Tuesday, March 24, 2009

Economics 101

News about the economy swirls all around us. You cannot turn on the radio or the television these days without hearing about turbulence in the economy. It is everywhere and becoming an excuse and a reason for anything and everything.

Case in point: the hotel we stayed at in Tucson posted a letter in the room informing us they had cut back on small things because of the economy. In my opinion – that was unnecessary. If your business is helping people get away for a weekend by all means do not remind them of the economy. Did mentioning the economy help them do business any better? And did it make me want to say oh, poor hotel. Oh they are suffering from the economy. Maybe I should donate $20 to them per day so they can put coffee filters back in the room.

(insert answer “uh…….no”)

Come on! We don’t need reminders. We get them every month by way of mail or paperless statement. Our portfolios are growing smaller every month, our 401Ks are shrinking into 201Ks. We’re losing money, worried about money and more than ever consumed by money. We get it.

So what is happening in triathlon?

In my view, nothing. Nada, zip, in fact throw in some Zipp 404 wheels because your 401triathlons are growing and growing strong.


I’ve thought about it – why in a struggling economy can a leisure sport continue to flourish. How can something that is an accessory in someone’s life can continue to grow strong? Losing jobs, cutting back – how is it that someone can make sacrifices everywhere else yet continue to funnel funds into their hobby?

Simply put: triathlon makes us feel good. Sport is something that keeps us grounded, healthy and gives us hope. It also gives us a sense of control. Everything else is storming around us, unpredictability in our future, ambiguity in our jobs yet at the end of the day the one thing we can control is our participation in sport. We cannot outwardly rage about our frustrations at work because we cannot afford to lose our job. We are stuck and pent up. So, we beat ourselves up and release with triathlon. We take it out in the swim, bike and run – we get it out and it feels good. Not only that but we can still achieve in sport. Ever feel like no matter how hard you work at work you will never get ahead? Nor get to that next level? Not in sport. Sport is one of the few places you can work hard and still improve. It’s a fairly safe and reliable return for your investment. 100 percent of the time if you do the work, you will get at least 1 percent better. Can you match those rates?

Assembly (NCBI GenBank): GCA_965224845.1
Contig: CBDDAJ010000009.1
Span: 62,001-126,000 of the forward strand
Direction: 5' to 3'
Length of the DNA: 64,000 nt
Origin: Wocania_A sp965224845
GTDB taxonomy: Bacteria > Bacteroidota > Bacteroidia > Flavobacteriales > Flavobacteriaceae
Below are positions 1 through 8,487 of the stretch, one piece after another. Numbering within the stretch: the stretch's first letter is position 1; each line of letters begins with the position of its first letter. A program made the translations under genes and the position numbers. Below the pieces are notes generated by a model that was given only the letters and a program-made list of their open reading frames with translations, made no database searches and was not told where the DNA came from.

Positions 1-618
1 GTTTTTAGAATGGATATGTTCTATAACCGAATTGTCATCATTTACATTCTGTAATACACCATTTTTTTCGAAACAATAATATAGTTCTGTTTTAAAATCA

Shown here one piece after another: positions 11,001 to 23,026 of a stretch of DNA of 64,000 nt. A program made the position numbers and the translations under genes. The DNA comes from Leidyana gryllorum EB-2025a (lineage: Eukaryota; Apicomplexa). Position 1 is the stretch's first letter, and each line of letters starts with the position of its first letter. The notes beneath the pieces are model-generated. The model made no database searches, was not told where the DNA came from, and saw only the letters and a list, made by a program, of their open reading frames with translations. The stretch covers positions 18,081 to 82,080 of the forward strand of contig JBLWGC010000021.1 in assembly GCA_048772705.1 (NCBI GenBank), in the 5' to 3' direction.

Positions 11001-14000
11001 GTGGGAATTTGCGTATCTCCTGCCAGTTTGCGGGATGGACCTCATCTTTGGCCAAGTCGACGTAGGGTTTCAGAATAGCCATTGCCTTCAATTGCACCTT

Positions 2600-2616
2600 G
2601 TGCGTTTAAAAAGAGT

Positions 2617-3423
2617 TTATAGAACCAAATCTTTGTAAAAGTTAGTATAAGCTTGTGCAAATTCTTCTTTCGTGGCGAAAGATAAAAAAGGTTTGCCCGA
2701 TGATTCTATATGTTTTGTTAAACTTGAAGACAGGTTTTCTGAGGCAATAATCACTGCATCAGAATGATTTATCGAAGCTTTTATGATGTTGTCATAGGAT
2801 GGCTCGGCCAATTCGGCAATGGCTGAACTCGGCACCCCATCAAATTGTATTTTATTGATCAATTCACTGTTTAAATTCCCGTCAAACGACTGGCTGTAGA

Seems that if you don’t know if you’ll have a job tomorrow, knowing that you can still participate in something productive and meaningful to you is worth the cost.

Don’t believe me that triathlon continues to grow while other markets fizzle? Here we go: I need to point no further than the Ironman announcement last week. How many immediately dropped over 500 bucks for an event taking place next May? I just saw an announcement that Ironman Utah is nearly full. It takes place over a year away!

Now think: how is the economy is hurting our sport?

From what I’ve seen, it’s not. There is a continued growth and participation – especially in Ironman. Why? How? And especially why Ironman which costs how many hundreds of thousands of dollars by the time it’s all said and done?

Ironman seems to be the ultimate example of what the sport does for people. Let’s recap: my job sucks, my manager is a chucklebucket, home life is stressful, the economy has tanked yet…I can still accomplish something. I crossed the line after 140.6 miles – it is a tangible accomplishment that tells me I am a good and worthy person. My life has meaning – again.

Know what I mean?

Simply put, we want what it means. I don’t think so much that people want to swim, bike, run 140.6 miles (really, ick) – they want what it means. What it means is so much more than what it actually is. What it is: expensive and painful. What it means: something more than just being out there for up to 17 hours and traveling 140.6 miles. It is like the little green mermaid on the Starbucks cup. She is more than just a mermaid on a coffee cup, she means more than a brand – she means opportunity, affluence, relaxation, an experience.

Bingo: Ironman has nailed the experience economy.